“We have something we need to discuss with you, if you don’t mind?” Freddie spoke softly; a quality that wasn’t missed on Elanor’s father. The lad was not only respectful but the kind of young man that he had hoped would marry his daughter; a wise and gentle and strong and willing man of character.

“Yes, Daddy,” Elanor spoke gently; a tone that indicated a trust behind her words that her father would listen. She smiled and turned to the doorway.

“I told Mummy that I had to take my time to choose who would stand with me.” Sam looked past his daughter to see the girl at the door turn away sharply at his glance. She appeared frightened and almost ashamed. Would this be the girl who was to stand by Elanor? Freddie had decided almost immediately to have his cousin Anson stand for him. What had taken his bride-to-be so long to choose; almost three days to the eve of the wedding and the rehearsal party to plan? But Sam also believed in providence and his daughter’s judgment both.

“Is this the young lady you have in mind? She seems a bit timid.” Sam laughed, causing the girl to shy away as he beckoned her with a gesture.

“We need to talk; all of us, if that’s alright with you?” Elanor said. She turned around and smiled at the girl at the door and nodded while winking. She held out her hand and the girl stepped closer but stopped halfway. Her face was a mask of fear and grief, as if the weight of all the sadness of the world was on her shoulders and in her heart. She shook her head before putting it down, casting her visage to the floor. A moment later a familiar hand lifted her chin and a familiar smile filled her vision as Sam looked at his child…his son. Harry…Hamfast in their tongue…named after his grandfather…looked at his father and burst into tears.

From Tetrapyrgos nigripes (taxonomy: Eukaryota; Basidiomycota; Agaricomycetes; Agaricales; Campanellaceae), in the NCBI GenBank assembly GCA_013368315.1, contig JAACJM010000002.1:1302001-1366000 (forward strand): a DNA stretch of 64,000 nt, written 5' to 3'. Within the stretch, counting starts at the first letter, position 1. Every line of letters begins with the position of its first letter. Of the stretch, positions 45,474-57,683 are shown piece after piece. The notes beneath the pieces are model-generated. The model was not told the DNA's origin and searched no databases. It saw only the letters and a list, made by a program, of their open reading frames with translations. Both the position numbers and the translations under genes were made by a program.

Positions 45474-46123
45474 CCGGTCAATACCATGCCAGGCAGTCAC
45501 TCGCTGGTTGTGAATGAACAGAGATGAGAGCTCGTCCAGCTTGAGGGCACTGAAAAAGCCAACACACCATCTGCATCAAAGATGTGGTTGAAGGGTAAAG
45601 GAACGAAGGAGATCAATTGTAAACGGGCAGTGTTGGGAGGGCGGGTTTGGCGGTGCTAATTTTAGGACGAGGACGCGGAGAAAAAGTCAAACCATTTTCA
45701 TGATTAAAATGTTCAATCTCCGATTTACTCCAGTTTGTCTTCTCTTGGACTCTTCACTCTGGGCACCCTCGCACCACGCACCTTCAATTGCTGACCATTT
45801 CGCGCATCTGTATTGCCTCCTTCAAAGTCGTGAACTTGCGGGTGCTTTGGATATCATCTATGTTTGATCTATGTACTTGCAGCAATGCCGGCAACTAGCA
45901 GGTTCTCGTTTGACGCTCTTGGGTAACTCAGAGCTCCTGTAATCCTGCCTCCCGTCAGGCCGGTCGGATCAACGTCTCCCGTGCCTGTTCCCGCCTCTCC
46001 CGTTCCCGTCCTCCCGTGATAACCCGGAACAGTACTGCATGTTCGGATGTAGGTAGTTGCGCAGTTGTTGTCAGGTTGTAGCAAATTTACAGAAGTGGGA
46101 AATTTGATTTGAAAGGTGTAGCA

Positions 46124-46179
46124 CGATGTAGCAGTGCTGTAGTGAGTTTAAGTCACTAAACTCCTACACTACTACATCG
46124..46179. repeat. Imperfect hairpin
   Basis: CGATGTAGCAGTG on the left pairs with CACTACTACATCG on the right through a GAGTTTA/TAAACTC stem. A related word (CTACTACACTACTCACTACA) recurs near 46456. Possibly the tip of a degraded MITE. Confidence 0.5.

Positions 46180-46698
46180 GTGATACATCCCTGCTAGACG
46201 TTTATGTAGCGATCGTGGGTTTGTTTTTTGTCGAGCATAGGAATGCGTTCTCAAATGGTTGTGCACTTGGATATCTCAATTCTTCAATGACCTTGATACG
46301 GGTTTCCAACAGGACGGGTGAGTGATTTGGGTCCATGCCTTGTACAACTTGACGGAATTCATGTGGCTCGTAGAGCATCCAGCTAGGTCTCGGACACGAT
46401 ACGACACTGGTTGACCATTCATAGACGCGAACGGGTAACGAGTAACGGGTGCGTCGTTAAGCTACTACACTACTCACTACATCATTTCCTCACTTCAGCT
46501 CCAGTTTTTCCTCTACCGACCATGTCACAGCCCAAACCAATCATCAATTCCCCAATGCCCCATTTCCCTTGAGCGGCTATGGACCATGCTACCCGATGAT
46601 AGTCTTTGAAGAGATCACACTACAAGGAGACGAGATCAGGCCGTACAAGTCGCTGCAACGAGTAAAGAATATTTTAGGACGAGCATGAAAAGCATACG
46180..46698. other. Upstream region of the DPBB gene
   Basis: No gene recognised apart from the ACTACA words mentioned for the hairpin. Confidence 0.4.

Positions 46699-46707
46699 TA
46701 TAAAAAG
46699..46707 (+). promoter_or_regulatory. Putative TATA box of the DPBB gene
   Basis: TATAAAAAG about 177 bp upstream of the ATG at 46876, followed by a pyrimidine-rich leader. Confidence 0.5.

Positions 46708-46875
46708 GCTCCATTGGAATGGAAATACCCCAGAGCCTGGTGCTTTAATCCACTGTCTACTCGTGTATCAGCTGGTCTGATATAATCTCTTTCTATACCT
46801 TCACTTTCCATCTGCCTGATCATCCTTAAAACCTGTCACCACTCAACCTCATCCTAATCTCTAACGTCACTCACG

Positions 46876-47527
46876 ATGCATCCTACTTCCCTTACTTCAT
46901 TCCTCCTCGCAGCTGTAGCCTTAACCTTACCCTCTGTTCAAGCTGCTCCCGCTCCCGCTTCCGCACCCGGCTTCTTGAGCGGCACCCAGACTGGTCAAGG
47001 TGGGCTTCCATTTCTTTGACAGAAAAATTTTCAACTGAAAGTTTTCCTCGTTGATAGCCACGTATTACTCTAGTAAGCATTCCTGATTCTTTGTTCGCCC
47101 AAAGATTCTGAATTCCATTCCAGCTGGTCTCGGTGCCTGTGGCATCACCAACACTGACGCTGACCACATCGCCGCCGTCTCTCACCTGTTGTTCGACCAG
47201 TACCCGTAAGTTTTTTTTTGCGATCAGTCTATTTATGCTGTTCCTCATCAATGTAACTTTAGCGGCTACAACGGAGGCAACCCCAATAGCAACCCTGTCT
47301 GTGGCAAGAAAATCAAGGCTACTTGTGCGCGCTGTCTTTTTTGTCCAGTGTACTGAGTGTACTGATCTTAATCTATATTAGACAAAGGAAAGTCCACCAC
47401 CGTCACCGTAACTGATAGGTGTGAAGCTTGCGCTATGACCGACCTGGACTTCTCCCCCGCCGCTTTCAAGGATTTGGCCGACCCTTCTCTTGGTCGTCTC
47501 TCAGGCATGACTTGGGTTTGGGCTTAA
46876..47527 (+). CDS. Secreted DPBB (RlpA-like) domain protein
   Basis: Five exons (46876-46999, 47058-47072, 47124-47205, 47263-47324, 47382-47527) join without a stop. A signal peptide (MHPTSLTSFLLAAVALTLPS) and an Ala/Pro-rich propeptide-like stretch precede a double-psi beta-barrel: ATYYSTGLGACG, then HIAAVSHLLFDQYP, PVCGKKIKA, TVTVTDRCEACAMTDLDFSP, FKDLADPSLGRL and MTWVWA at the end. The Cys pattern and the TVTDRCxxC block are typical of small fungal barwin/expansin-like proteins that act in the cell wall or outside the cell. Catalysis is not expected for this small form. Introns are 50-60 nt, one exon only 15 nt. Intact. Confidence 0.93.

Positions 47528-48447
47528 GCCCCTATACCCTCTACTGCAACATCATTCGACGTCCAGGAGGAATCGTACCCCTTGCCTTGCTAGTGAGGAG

“Daddy…please don’t be angry. It was the only way we knew how to show you. We wanted to tell you but she….Harry was so afraid you would hate him.” Eleanor was crying by now, held closely in Freddie’s comforting embrace. He turned and faced Sam.

“I’m truly sorry for this, but we didn’t mean to deceive you. We thought that….” Sam’s hand placed out in caution stopped him.

“I know, Lad…” Sam smiled, and even though everyone knew him to be a gentle and caring soul, it was the first time Freddie had seen him cry. Elanor, on the other hand, recognized the look in her father’s face. The face of a gentle but brave man who had once held the weight of the world on his own shoulders as well, if for another reason entirely. The bravest and truest and most loyal man most folks would ever meet in their lifetime just smiled warmly and spoke just a bit louder; his head turned in the direction of the kitchen.

“Rosie? Would you mind comin’ out here for a few? The happy couple have some good news for us.”